Chinese military’s anti-graft drive targets mid-level officers to root out disgraced leaders’ influence
PLA Communist Party chiefs warned to beware of any harmful influence left by former CMC vice-chairmen Guo Boxiong and Xu Caihou
The top brass of the People’s Liberation Army has expanded its anti-graft targets to include mid-level officers to root out the harmful influence of Guo Boxiong and Xu Caihou, the disgraced former top leaders of the army.
All Communist Party chiefs from PLA departments, and units under the powerful Central Military Commission held a study meeting on Monday to come up with measures to eliminate all adverse effects of Guo and Xu’s leadership, in the aftermath of their downfall, according to a report published by the PLA Daily’s social media.
Battalion-level units or above have party committee divisions that may include major or lieutenant colonel cadres, according to a retired senior colonel who asked for anonymity.
“The meeting aims at giving a warning and urging party committee heads to be careful of any harmful influence left by Guo and Xu’s adherents,” the senior colonel told the South China Morning Post.
“The CMC also ordered all military books containing Guo and Xu’s speeches, words or pictures should be destroyed.”
Monday’s meeting was chaired by the two incumbent CMC vice-chairmen, Fan Changlong and Xu Qiliang, and attended by eight CMC members, including defence minister Chang Wanquan, the PLA Daily’s Weibo account reported.
Both Guo and Xu were accused of abusing their power to help in the promotion and reassignment of senior military officials by taking “extremely huge” bribes during their more than decade-long terms as CMC vice-chairmen.
Guo, 74, was sentenced to life imprisonment in July and Xu died of cancer last year aged 72 while in custody and under investigation for graft.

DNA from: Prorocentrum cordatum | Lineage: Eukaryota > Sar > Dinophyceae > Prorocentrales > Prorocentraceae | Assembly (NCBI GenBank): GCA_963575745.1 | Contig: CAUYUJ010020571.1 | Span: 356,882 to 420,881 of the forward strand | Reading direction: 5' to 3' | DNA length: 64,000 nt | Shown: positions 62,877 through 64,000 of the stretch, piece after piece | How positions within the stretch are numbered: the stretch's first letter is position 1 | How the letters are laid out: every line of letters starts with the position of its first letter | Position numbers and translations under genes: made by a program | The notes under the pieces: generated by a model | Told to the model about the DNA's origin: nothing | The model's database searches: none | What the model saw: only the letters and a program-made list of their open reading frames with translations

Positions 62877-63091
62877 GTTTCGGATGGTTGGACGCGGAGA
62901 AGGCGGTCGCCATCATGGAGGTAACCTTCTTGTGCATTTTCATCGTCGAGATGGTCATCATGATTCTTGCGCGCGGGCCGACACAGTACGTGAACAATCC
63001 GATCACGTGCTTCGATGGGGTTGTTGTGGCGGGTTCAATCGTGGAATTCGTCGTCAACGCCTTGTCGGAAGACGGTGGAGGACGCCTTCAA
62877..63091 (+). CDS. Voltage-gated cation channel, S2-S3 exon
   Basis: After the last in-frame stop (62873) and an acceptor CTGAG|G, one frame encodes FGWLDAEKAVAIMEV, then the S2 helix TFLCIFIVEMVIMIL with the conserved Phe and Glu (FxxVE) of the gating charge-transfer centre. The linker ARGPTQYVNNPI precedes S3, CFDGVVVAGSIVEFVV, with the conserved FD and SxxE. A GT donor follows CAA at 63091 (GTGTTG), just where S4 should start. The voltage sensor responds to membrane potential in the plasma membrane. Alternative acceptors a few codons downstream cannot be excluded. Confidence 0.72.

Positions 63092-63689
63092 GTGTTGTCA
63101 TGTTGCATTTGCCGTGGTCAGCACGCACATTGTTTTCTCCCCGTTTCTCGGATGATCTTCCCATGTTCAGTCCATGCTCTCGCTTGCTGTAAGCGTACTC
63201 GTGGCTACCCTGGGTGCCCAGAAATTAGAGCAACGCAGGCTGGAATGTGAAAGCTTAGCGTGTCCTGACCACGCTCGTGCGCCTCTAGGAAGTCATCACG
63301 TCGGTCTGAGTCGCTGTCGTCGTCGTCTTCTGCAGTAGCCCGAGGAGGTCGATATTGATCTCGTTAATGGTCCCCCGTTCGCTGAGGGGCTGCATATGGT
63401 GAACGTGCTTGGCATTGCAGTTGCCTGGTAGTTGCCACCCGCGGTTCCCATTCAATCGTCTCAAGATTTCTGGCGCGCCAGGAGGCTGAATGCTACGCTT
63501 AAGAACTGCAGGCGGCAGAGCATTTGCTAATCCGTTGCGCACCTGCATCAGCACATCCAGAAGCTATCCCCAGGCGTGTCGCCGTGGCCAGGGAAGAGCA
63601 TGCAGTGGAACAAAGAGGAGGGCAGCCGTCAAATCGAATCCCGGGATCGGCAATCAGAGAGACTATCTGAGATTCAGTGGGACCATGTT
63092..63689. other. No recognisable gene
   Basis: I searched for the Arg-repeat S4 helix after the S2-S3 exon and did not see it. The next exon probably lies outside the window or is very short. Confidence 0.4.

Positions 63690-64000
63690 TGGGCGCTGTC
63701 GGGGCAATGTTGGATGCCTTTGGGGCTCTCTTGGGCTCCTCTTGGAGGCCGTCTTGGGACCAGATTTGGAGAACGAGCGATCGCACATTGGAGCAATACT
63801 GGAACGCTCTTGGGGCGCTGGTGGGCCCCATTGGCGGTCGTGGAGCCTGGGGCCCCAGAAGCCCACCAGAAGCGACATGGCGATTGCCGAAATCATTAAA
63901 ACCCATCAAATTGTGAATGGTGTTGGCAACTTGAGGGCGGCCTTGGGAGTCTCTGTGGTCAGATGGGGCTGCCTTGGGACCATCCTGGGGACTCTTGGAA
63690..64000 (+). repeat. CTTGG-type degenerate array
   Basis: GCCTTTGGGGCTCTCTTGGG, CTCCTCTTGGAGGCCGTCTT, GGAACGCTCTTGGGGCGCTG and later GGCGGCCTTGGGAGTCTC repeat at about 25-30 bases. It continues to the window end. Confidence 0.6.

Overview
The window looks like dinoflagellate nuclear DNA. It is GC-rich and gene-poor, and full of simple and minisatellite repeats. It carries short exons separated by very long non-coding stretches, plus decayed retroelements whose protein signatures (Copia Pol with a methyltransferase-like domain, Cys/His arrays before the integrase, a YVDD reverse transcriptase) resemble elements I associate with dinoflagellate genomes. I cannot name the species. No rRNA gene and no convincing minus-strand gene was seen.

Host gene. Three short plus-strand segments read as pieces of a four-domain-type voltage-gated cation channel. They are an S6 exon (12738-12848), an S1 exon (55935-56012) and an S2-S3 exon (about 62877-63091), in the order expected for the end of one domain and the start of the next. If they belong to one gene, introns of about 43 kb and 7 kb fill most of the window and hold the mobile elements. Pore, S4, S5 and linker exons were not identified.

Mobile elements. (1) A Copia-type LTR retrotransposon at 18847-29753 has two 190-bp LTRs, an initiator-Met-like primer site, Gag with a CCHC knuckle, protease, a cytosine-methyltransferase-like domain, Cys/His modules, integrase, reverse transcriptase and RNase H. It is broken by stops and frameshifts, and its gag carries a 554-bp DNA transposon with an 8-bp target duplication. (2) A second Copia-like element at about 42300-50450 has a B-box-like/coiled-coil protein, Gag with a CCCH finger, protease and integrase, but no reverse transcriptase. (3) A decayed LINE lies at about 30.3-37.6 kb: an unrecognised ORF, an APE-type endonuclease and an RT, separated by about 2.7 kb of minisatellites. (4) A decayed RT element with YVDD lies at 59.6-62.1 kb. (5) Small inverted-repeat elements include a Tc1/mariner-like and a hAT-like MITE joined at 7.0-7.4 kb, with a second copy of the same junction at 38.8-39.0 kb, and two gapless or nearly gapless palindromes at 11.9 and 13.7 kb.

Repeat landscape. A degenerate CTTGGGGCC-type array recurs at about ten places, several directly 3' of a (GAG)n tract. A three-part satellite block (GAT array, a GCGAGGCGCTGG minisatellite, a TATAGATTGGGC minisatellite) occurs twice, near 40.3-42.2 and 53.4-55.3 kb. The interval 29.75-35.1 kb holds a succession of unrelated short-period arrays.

At least 100 major generals or higher ranked senior officers have been probed for involvement in “buying and selling military ranks”.
“I was told to give 1 million yuan more than 10 years ago to get promoted to a major general, but I refused because I didn’t have that much money,” the retired senior colonel said.
“Other officers who managed to pay Guo and Xu would then spare no effort to make money, like Gu Junshan.”
Gu, a lieutenant general and former deputy head of the PLA’s former general logistics department, was charged with crimes including bribery and embezzlement in March 2014. The investigation of Gu’s dealings led to the downfall of Xu and Guo.
As the CMC leaders are busy dealing with the fallout of Guo and Xu’s harmful influence, this year’s Xiangshan Forum, which aspires to be Asia’s “new security architecture” similar to the Shangri-La Dialogue summit in Singapore, is less high profile than last year, according to several sources close to the organisers.
Last year, CMC vice-chairman Fang, who is also a party Politburo member, delivered a speech at the first plenary section, but this year’s address was delivered by the defence minister.
About 400 domestic and foreign defence officials and security experts from 64 countries are attending the Xiangshan Forum. Last year, there were 600 attendees, organisers said.